MORE BRACKETS: Michael Farber | Kostya Kennedy | Brian Cazeneuve | Jim Kelley | Allan Muir | Sarah Kwak
MORE BRACKETS: Michael Farber | Darren Eliot | Brian Cazeneuve | Jim Kelley | Allan Muir | Sarah Kwak
MORE BRACKETS: Darren Eliot | Kostya Kennedy | Brian Cazeneuve | Jim Kelley | Allan Muir | Sarah Kwak
Heading into the final week of the season, much of the attention is on the races for the final playoff seeds and the ordering that will dictate the match-ups in the first round. But at the top of the brackets, the Stanley Cup contenders are trying to make sure they are in the best place possible both physically and mentally to make a run at the championship.
"Psst, hey buddy, need a goalie? I've got one. Tim Thomas, with an up-to-date Vezina Trophy on his resume. I can let you have him real cheap, at least as cheap as a bona fide scorer with maybe a prospect and a draft pick if you're interested."
NHL teams will soon be turning their attention to next week's resumption of play that begins on Monday night in Denver where the Avalanche host the Detroit Red Wings. The Wings, currently tied with the Dallas Stars at 28-21-12, find themselves in the unfamiliar circumstance of chasing down a playoff spot. Both the Stars and Wings trail the Calgary Flames by a single point, having played one less game. In seventh are the Nashville Predators with 71 points.
Can Motor City combat its economic ills by becoming Rail City?
For the first time in 15 years, the script is vastly different for the storied Detroit Red Wings. Instead of gradually gearing up for a Stanley Cup run, the Wings know the playoffs aren't a certainty this time around. Beset by injuries, their depth has been taxed to the limit. In the past, injuries afforded the regulars some rest while the front office and the fans got a glimpse of prospects toiling in the AHL.
1. Ray Bourque and Dave Andreychuk to the Avalanche from the Bruins for Brian Rolston, Samuel Pahlsson, Martin Grenier and a first-round pick; March 6, 2000 After two decades spent redefining excellence in Boston, Bourque was finally put out of his Stanley Cup-less misery by Bruins owner Harry Sinden. The Avs saw the future Hall of Fame defenseman as a missing piece. Though they didn't win the Cup that season, Bourque immersed himself in the team's culture for the full campaign of 2000-01. The desire to win one for the highly regarded veteran served as a rallying point. In a touching moment, captain Joe Sakic handed the chalice to an emotion-wracked Bourque after their Game 7 finals win over the Devils.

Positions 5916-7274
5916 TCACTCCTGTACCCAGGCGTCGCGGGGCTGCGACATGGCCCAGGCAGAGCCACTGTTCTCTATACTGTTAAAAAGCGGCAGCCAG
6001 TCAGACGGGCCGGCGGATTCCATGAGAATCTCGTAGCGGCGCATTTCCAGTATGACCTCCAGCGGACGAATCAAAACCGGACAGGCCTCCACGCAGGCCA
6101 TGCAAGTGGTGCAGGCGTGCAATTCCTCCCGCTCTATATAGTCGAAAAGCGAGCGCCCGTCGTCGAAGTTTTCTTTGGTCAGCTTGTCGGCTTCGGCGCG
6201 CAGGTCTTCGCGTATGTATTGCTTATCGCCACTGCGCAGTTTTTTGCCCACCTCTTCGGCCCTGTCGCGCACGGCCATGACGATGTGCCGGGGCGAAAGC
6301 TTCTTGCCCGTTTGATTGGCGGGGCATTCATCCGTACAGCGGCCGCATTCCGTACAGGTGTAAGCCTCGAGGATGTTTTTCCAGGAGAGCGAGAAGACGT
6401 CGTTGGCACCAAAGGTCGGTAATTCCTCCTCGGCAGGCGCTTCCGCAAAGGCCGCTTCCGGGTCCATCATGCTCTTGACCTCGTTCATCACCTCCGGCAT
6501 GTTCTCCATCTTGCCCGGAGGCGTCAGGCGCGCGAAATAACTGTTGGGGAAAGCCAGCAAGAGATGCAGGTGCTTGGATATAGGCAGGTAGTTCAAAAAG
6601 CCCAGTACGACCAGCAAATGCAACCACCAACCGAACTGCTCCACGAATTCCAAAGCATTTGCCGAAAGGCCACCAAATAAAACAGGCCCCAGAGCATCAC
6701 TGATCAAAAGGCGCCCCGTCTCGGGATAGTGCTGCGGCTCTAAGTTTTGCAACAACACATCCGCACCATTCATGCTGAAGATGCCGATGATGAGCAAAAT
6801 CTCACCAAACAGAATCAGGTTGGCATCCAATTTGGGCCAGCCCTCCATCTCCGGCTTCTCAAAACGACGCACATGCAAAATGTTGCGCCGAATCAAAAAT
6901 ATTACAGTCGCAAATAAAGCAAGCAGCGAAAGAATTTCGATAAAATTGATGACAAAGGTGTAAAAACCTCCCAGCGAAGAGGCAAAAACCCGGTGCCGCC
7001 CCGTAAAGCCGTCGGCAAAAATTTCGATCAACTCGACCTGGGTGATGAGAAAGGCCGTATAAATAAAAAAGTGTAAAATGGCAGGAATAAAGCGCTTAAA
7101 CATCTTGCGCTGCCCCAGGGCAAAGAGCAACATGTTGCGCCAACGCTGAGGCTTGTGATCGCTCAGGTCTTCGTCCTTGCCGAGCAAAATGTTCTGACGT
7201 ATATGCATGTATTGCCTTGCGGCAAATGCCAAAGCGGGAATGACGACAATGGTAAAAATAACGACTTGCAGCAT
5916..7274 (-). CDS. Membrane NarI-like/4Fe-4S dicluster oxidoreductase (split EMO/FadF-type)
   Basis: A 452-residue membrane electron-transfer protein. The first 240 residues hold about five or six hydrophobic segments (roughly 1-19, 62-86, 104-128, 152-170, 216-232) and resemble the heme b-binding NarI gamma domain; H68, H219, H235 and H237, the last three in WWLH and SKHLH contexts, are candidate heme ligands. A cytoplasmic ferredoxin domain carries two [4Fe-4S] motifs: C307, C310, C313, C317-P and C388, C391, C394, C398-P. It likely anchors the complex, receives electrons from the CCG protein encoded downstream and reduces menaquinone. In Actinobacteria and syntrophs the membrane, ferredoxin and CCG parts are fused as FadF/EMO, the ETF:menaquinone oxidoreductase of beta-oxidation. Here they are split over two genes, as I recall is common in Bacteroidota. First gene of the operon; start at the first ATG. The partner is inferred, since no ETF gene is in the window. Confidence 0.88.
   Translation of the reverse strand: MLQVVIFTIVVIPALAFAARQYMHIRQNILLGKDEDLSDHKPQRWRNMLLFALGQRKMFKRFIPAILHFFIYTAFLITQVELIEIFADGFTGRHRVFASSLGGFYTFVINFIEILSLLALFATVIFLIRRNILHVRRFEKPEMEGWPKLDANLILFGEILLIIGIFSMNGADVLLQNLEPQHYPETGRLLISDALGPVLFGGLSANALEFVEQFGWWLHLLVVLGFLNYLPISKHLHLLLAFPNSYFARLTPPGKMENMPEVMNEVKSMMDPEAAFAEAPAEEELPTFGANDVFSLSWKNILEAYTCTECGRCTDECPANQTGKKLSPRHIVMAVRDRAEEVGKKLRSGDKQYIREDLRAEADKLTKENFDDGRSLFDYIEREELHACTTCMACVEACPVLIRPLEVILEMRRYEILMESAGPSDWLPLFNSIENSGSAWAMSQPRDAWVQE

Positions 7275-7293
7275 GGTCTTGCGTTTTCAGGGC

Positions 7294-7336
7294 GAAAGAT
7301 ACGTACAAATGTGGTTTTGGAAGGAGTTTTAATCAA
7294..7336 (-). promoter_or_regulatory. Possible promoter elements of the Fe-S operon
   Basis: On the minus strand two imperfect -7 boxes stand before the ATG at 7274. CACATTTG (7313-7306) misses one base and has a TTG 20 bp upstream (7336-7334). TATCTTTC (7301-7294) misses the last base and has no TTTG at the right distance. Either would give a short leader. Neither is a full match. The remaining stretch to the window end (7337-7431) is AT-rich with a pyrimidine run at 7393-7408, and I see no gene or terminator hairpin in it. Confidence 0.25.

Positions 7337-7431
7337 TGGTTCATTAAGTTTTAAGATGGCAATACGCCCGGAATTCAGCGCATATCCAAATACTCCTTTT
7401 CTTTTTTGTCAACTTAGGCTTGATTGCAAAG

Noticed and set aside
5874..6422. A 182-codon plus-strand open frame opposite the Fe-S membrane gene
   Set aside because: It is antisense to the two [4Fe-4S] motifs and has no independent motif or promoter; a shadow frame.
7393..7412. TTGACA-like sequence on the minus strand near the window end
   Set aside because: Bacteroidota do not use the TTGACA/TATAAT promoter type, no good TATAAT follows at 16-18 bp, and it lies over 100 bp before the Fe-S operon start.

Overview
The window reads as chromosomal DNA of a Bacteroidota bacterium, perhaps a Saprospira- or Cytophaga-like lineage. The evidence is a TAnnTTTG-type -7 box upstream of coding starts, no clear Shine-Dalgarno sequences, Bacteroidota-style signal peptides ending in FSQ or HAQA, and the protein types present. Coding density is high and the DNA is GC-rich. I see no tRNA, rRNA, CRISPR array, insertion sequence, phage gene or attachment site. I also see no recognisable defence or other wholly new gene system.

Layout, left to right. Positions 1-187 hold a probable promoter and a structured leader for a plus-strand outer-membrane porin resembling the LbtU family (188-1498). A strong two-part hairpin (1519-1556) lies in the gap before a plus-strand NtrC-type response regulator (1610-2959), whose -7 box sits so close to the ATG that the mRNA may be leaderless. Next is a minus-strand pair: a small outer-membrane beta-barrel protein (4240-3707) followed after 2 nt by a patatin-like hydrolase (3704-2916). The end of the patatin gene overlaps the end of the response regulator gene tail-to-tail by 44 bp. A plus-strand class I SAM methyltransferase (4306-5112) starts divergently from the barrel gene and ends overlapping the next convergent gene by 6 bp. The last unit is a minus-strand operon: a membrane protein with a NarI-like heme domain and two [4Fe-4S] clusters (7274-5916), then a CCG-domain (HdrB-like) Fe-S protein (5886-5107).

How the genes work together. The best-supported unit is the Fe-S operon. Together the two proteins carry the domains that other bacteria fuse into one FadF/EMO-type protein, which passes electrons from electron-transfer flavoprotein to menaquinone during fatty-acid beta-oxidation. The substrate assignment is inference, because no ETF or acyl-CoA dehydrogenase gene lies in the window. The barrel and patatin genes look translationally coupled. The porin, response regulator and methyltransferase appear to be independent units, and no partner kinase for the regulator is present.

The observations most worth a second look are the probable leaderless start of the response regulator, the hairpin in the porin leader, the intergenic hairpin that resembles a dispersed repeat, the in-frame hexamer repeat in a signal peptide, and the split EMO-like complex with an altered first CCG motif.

PLAYER OF THE DECADE: Nicklas Lidstrom, Red Wings He's a man for his era, a defenseman who is practically perfect in every way. With post-lockout rule changes making the off-the-glass, crease-clearing blueline behemoth practically obsolete, the ability to play positional hockey and move the puck became paramount. Lidstrom, a Swede, was the most accomplished at the refined art, winning six Norris Trophies in the decade and becoming the first European to captain a Stanley Cup champion.
Last week, I had the honor of traveling to Guantanamo Bay, Cuba, to play for our troops and their families stationed in America's oldest continuously functioning overseas base.